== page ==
GPS musings

The GPS sure has come a long way in the last 30 years! When I was working on my first instrument rating in the 90s, the GPS was more or less and experimental thing and not really certified for IFR approaches.

A friend of mine bought one of the first moving map GPS’s out there (I forgot the brand). It came from the helicopter that flew around the world and he was able to get it second hand and put it in his Jet Ranger. It had a gigantic box in the baggage compartment that used floppy discs to update the data base every two weeks. And it must have weighed close to 200 pounds total, turning the 5-seater helicopter into a 3-seater pretty much, lol.

Over the years, the screens got bigger, the units got smaller, and lighter, and gained really cool features. Naturally, the manuals for these smaller units with more features grew with all the added capabilities. I feel, that even though the Garmin product is fairly intuitive to use, the manuals are not all that easy to read for me. It’s almost like you have to have somebody show you a few moves first to get started. And now that they have LPV*, LP+V, and all these other navigational and IFR capabilities, the FAA started requiring more and more documents being kept in the aircraft. I was laughing at the gigantic package that was required to be kept in the aircraft when I got back into instrument flying after a 20-year break. And so, another comic strip was born…


*) LPV = “localizer performance with vertical guidance”

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6 comments on “GPS musings
  1. JP Kalishek says:

    I gave up on garmins for my motorcycle and truck when they made it impossible for me to update it without a WinPC or Mac, but still used an old one for speed monitoring (higher and closer to the line of sight) but then it croaked and Dad gave me one that acted up on him, it sometimes went a mile or more before finding satellites, then again went whonky. I had to make a fast run to Atlanta (A 1,000+ mile dash . . . 1600+ kilometres for y’all metrified folk) and wanted one with Traffic and what again, and the new one is fine as a map or guide, but it doesn’t have the traffic dongle power cord like the older ones (also a weak point as they’d decide you were plugged into a computer randomly while traveling along) and relies on downloading the traffic from a web connection. Some mornings, if fires right up and before you can push the warnings out of the way is locked in and ready to go. Other mornings it might fire up fast, but not find the satts, and then shows 15mph for a moment dropping a few mph every few moments until the Altimeter reading stabilizes. Other days it just take a few to find the birds, and then like yesterday, decides that as you turn the ignition past on to start (which kills the power feed but it still has battery life) to suddenly restart, and then download an update via WiFi. All in all, Garmin still gives me gripes. That said, the others I’ve used give me more gripes, though I have had better luck with Google on my phone keeping me out of traffic. I now have a degoogled phone, so I don’t use it and find it not worth the trouble of putting a card in the Android.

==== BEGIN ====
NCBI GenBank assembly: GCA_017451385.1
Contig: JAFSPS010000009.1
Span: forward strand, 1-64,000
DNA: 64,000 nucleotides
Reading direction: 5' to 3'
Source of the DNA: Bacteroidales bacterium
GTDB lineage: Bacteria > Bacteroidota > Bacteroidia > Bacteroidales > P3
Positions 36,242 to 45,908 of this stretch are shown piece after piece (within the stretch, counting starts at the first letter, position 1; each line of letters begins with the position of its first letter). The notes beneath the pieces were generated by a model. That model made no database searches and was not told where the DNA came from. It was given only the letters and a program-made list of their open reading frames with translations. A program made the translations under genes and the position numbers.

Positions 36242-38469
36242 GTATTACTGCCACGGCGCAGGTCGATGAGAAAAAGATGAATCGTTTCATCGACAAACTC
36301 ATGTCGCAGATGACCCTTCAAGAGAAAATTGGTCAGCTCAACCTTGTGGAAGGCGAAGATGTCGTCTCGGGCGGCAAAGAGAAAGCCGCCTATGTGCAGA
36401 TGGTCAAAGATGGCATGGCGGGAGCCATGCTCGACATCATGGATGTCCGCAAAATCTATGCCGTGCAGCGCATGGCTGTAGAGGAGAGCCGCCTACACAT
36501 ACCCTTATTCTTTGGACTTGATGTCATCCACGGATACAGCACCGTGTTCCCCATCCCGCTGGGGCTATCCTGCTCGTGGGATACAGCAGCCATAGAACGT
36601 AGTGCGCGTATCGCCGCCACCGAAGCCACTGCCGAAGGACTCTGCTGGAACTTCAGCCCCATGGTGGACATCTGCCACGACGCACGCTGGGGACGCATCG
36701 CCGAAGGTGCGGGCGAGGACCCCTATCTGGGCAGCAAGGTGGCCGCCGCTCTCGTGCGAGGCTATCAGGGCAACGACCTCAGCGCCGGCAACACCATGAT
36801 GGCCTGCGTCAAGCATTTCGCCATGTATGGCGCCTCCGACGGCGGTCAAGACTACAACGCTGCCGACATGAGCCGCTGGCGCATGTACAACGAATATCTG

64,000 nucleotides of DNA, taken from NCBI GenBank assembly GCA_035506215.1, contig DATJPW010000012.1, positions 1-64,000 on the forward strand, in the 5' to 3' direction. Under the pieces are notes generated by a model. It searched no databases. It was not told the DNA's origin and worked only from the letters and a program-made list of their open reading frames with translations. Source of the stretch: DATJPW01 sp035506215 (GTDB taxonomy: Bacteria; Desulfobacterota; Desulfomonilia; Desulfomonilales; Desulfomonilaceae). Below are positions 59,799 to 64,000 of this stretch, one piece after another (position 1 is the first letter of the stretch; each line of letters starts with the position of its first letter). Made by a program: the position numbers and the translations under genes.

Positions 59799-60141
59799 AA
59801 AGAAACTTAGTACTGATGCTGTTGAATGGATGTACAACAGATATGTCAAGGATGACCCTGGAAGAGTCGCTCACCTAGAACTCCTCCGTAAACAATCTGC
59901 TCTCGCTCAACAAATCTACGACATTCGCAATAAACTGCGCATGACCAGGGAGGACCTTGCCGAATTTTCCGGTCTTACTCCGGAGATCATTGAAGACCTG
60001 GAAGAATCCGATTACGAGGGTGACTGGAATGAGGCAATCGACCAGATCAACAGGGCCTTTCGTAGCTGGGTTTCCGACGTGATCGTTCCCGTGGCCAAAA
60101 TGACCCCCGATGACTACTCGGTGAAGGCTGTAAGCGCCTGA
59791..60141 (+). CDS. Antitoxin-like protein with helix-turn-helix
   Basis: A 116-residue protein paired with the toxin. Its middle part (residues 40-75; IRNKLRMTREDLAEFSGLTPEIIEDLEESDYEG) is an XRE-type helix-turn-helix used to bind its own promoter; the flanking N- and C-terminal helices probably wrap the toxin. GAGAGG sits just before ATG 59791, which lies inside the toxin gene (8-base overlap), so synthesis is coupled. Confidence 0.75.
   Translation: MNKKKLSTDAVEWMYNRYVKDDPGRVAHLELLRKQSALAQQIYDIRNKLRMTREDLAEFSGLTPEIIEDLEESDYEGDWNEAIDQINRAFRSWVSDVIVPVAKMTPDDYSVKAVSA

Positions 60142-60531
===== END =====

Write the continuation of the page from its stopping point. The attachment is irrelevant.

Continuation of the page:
2. rwill says:

    In the 80’s I installed a GPS in a plane. I don’t know what it would do, as I didn’t play with it, but it only had a small LED text screen.

    I just bought a new Garmin GPS, it doesn’t have traffic, which would have been nice, but it was on sale dirt cheap at Garmin, and adding traffic about tripled the price. It’s been pretty good so far, faster coming up and less wonky than the one I had for quite a while now.

  3. Joshua says:

    I currently fly airplanes with a very wide range of GPS units installed. I honestly have a very hard time saying there is any major advantage to the full color moving map over the ancient monochrome LED with a map of laughable usefulness. It all has the same information. The only thing I miss on the old unit is WAAS capability.

  4. Keith says:

    I miss the old PLGR the military had in the 90’s. Sure no moving maps. But, it had every magnetic variation on every published map. Egypt 1909 comes to mind. It was 2d slow/fast and 3d fast. Could plug in for power most anywhere or into most any system. PC? Easy, aircraft if they had it.

  5. Karel A.J. ADAMS says:

    GPS? That is just one satellite constellation, but there are several today; and GPS being the oldest it is not the most powerful. Though still more than adequate for recreational flying, and probably even for the pros. But we should train ourselves to say “GNSS” even if “GPS” is today the colloquial terminology.

  6. L says:

    LOL That brings back (bad) memories of my friend’s flying club. They have two small SEL airplanes and it’s been voted on and decided that they will upgrade the avionics. Now mind you, they already had good (aka not-Garmin) GPS units but the founder of the club wanted new toys and wanted the club to pay for them. So with his dictatorial powers, they voted “democratically” and approved his demand.
    The avionics shop could not get them in for months and once they did, the airplanes sat there for over half a year because the shop had hard time figuring out how to make the Garmin units to work. Especially with erroneous documentation and diagrams. Numerous phone calls to KS and eventually the giant 750 started working. Kinda. They keep bringing the airplanes back to the shop (2 hrs away) to fix them anytime the Garmin stops working again.
    Plus they just experienced what a nightmare the DB updates are. I just hope Garmin doesn’t kill them one day. Some of their bugs are plain/plane deadly.

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